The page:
Now, the critical question you're asking is why is the frequency not equal to 15.9 Hz. The reason is found in the behavior of damped systems. See:

http://en.wikipedia.org/wiki/Damping

Notice what they say about the frequency of underdamped systems: "The system oscillates (at reduced frequency compared to the undamped case) with the amplitude gradually decreasing to zero."

The same effect (frequency not equal to the natural frequency, ωo) happens if the system gain is such that the oscillations are increasing in amplitude. Any time the solution consists of a sinusoidal function multiplied by an exponential the frequency will not be ωo.

Here's a plot of the decaying oscillations with R3 set to 5k ohms; now the frequency is 15.4 Hz:

attachment.php?attachmentid=62793&d=1381564319.png


Now with R3 set to 10k ohms the oscillations neither decay nor increase, with a peak amplitude of .1, your initial condition. The solution has no exponential multiplying the sinusoidal part of the solution, and the oscillation frequency is equal to ωo, which is 1/(2 Pi R C) in the case of a Wien bridge circuit):

attachment.php?attachmentid=62794&d=1381564319.png
 

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  • #13
The Electrician said:
I think you may have made an error in your diffeq, but by fooling around with the value of R3 I got what I wanted. For example, if I make R3 equal to 5k ohms, the oscillations decay.

Now, the critical question you're asking is why is the frequency not equal to 15.9 Hz.

A. I wish I could thank you more than once. You've done a fantastic job.

B. Yes, I was asking why the frequency in the original solution was not 15.9Hz, but I believe that there might be an error with the DiffEq rather than assume damping.

C. Thank you!
 
  • #14
I asked you earlier (post #5) why the amplitude in the (LT spice) simulation was not increasing. I now know that the reason is that LT spice is implicitly using the right differential equation to simulate the circuit. Your component values are giving the right gain (gain of 3) for a Wien bridge oscillator to run without increasing or decreasing amplitude, which is what LT spice shows.

You must have made a mistake in setting up your differential equation involving the circuit gain (R3 and R4; this affects damping), but apparently not in the frequency determining part. :frown:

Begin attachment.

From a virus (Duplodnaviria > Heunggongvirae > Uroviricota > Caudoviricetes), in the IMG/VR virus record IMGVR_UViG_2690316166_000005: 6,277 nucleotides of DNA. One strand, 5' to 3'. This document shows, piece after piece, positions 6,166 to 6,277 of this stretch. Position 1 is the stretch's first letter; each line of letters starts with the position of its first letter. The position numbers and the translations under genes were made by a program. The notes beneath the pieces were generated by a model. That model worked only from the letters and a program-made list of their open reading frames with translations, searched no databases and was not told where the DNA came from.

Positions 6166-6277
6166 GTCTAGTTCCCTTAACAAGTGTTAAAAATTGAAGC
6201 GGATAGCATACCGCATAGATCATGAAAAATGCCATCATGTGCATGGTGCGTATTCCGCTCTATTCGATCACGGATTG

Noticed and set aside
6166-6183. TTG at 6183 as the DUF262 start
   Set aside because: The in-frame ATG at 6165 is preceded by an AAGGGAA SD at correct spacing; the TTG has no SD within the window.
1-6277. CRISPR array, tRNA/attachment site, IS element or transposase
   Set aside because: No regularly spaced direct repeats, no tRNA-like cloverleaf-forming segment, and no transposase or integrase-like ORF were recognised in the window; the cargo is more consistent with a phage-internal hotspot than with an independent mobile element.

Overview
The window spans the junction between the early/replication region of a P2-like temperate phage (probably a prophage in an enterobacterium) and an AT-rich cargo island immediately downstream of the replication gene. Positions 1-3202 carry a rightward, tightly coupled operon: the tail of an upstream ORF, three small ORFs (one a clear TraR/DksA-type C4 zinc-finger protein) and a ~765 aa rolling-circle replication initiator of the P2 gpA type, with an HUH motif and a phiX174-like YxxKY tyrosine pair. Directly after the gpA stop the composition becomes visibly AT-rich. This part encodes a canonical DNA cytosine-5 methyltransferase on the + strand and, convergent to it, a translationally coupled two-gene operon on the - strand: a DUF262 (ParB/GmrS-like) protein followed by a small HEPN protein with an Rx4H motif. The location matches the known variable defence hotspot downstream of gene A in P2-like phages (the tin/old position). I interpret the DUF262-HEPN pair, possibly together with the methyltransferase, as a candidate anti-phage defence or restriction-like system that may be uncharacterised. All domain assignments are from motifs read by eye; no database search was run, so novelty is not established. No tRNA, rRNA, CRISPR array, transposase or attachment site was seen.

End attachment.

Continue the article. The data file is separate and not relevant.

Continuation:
• #15
I found the error in your diffeq--you left out a term. Now with this term included, the oscillations are sustained, no increase or decrease with time, with R3 equal to 20k as expected:

attachment.php?attachmentid=62822&d=1381600379.png
 

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  • #16
I notice that what I said in post #12 about solutions with exponential terms having a different frequency than ωo doesn't apply to this Wien bridge oscillator. Changing the value of R3 not only changes the damping, but maintains the frequency constant because it appears in all three of the constant coefficients of the diffeq.
 
  • #17
The Electrician said:
I found the error in your diffeq--you left out a term. Now with this term included, the oscillations are sustained, no increase or decrease with time, with R3 equal to 20k as expected:

attachment.php?attachmentid=62822&d=1381600379.png

Can you post how you arrived at that equation? I just want to see the process you went through. I really appreciate all the work you're doing to help me out. :D

EDIT: Never mind. Figured it out!
 
Last edited:

1. What is a Wien Bridge Oscillator?

A Wien Bridge Oscillator is an electronic circuit that produces a sinusoidal output signal without the use of an external input signal. It uses a combination of resistors, capacitors, and an operational amplifier to generate the output signal.

2. What is the Differential Equation for a Wien Bridge Oscillator?

The differential equation for a Wien Bridge Oscillator can be written as:

d2Vout/dt2 + (1/R1C1 + 1/R2C2)dVout/dt + Vout/(R1R2C1C2) = 0

This equation describes the behavior of the output voltage, Vout, in terms of the circuit parameters R1, R2, C1, and C2.

3. How is the Differential Equation for a Wien Bridge Oscillator derived?

The differential equation for a Wien Bridge Oscillator can be derived using Kirchhoff's laws and the principles of negative feedback in operational amplifiers. By analyzing the circuit, we can set up equations for the input and output voltages and their relationship, and then use basic circuit analysis techniques to obtain the differential equation.

4. What is the purpose of the Differential Equation in a Wien Bridge Oscillator?

The differential equation for a Wien Bridge Oscillator is used to analyze the behavior and stability of the circuit. By solving the equation, we can determine the conditions under which the circuit will produce a stable sinusoidal output signal. It is also used in designing and tuning the circuit to achieve the desired output frequency.

5. Are there any limitations to the Differential Equation for a Wien Bridge Oscillator?

Yes, there are some limitations to the differential equation for a Wien Bridge Oscillator. It assumes ideal components and does not account for non-idealities such as component tolerances and temperature variations. It also does not take into account the effects of frequency-dependent components, such as capacitors with non-linear behavior. Therefore, the equation may not accurately represent the actual performance of the circuit in real-world conditions.